Saturday, May 12, 2012
Through a Glass, Darkly
"The past is a foreign country: They do things differently there." The first line of L.P. Hartley's haunting novel, "The Go-Between," captures the paradox of different worlds occupying the same place. For centuries, the luscious shorelines of Manhattan and the Bronx were ornamented with the country mansions of an established local gentry. Entire worlds, albeit small ones, were eradicated by the cancerous growth of the city - eradicated not just from the map, but from human memory. In all of the five boroughs there is only one house that truly preserves an otherwise vanished reality. It is a Greek Revival manse buried in the middle of Pelham Bay Park and called the Bartow-Pell Mansion. Not so easy to get to, as it happens, which may have something to do with its survival. However, here I am at the gates on Shore Road, about to have a look.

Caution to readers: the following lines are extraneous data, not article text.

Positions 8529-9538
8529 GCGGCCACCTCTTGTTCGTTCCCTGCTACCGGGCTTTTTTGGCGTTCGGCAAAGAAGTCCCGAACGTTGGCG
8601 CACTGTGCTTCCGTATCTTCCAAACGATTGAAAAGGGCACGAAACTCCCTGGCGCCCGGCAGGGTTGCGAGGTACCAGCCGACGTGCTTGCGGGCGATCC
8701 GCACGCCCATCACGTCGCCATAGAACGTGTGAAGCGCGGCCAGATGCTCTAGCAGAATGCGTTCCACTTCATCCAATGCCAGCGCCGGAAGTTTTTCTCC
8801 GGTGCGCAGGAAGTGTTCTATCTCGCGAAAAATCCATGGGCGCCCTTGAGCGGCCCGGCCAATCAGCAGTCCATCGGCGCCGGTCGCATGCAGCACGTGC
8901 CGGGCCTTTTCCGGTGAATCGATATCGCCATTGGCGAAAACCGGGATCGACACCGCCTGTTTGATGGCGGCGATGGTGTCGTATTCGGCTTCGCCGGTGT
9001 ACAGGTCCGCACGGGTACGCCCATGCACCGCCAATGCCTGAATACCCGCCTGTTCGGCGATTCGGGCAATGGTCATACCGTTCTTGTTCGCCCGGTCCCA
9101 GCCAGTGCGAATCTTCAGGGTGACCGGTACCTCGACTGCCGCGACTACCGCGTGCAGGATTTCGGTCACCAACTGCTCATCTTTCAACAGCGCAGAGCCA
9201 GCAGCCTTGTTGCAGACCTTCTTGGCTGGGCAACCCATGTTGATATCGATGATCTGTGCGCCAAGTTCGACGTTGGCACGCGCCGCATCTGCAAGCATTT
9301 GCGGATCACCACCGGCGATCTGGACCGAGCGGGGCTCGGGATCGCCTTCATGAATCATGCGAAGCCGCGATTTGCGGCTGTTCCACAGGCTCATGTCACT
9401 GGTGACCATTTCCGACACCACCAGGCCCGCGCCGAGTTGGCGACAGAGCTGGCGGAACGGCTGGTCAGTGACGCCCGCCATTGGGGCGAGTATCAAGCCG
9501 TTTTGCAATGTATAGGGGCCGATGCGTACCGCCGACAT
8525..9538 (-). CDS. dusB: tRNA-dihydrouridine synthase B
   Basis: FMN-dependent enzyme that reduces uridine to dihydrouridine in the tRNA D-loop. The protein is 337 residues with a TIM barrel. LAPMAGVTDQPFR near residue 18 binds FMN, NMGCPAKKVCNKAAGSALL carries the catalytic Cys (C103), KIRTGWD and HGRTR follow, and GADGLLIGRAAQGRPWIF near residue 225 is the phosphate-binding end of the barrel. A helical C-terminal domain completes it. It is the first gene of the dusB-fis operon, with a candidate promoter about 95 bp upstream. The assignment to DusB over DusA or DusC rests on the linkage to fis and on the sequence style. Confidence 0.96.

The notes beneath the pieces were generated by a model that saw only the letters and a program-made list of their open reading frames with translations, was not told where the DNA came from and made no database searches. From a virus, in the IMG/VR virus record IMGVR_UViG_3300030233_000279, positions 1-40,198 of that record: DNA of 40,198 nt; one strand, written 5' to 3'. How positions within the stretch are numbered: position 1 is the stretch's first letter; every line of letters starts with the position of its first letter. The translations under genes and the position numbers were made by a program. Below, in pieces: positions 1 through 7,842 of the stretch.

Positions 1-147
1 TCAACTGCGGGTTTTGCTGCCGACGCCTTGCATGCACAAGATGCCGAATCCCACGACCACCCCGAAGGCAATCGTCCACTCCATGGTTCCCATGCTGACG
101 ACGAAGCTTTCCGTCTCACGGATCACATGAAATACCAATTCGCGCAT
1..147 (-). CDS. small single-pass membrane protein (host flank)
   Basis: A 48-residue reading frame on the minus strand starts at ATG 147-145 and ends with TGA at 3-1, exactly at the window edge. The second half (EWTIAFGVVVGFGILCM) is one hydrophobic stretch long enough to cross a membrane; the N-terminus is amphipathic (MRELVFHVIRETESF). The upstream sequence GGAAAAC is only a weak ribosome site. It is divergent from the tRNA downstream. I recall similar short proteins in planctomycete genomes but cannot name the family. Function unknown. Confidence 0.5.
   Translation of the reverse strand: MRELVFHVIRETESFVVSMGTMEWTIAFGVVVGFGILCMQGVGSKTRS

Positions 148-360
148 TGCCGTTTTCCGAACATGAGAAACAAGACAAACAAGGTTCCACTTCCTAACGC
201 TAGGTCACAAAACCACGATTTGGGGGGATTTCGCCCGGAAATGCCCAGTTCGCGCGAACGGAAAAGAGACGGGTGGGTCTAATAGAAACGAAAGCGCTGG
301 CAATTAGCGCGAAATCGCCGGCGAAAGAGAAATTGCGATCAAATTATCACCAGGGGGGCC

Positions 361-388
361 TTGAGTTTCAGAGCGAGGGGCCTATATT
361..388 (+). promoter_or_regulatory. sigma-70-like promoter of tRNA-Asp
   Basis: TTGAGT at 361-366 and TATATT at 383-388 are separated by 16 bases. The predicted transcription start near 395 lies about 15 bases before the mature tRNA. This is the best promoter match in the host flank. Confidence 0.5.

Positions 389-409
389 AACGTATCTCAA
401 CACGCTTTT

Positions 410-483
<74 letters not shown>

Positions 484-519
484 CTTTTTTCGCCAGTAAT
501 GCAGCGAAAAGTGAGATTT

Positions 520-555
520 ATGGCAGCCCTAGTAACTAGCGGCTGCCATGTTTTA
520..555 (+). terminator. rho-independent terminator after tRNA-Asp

The house was built between 1836 and 1842 by a man named Robert Bartow (1792-1868). I'd guess the view below was taken some time around the Civil War. Bartow was like many long forgotten New Yorkers with centuries-old roots in once rural areas. His great-great-great-and I might be forgetting a 'great' here somewhere-grandfather, Thomas Pell (1608-1669), bought the land on which this house was built from the Siwanoy Indians in 1654. It is a moot point whether the Indians, whose culture did not include the concept of land ownership, saw the transaction in the same light Pell did. Interesting to note, one of the parties to the transfer was a warrior known alternately as Wampage and Anhooke. The latter name is a corruption of Anne Hutchinson, the famous religious dissident who fled intolerant Puritans in New England only to be slaughtered by warlike Indians in Westchester. According to historian Lockwood Barr, "it was customary among the Indians when they murdered some important personage, to add the name of their victim to their own name - and so Wampage took the name of Anne Hutchinson, which became Anhooke." The name is now affixed to a well known parkway.